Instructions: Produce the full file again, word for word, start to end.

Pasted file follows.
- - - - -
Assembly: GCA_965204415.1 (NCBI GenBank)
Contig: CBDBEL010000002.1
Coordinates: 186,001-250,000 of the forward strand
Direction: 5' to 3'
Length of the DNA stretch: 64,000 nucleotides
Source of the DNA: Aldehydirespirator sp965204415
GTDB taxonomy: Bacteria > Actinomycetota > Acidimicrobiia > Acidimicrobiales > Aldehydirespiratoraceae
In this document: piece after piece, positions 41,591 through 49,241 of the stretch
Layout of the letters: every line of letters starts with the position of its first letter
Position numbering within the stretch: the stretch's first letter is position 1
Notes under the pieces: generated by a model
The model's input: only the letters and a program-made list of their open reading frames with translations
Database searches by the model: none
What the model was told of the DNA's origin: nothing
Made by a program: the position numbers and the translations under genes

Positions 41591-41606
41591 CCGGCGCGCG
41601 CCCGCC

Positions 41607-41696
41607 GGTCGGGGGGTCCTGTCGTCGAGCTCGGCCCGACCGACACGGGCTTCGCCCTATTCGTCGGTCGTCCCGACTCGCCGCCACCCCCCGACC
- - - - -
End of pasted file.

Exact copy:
Assembly: GCA_965204415.1 (NCBI GenBank)
Contig: CBDBEL010000002.1
Coordinates: 186,001-250,000 of the forward strand
Direction: 5' to 3'
Length of the DNA stretch: 64,000 nucleotides
Source of the DNA: Aldehydirespirator sp965204415
GTDB taxonomy: Bacteria > Actinomycetota > Acidimicrobiia > Acidimicrobiales > Aldehydirespiratoraceae
In this document: piece after piece, positions 41,591 through 49,241 of the stretch
Layout of the letters: every line of letters starts with the position of its first letter
Position numbering within the stretch: the stretch's first letter is position 1
Notes under the pieces: generated by a model
The model's input: only the letters and a program-made list of their open reading frames with translations
Database searches by the model: none
What the model was told of the DNA's origin: nothing
Made by a program: the position numbers and the translations under genes

Positions 41591-41606
41591 CCGGCGCGCG
41601 CCCGCC

Positions 41607-41696
41607 GGTCGGGGGGTCCTGTCGTCGAGCTCGGCCCGACCGACACGGGCTTCGCCCTATTCGTCGGTCGTCCCGACTCGCCGCCACCCCCCGACC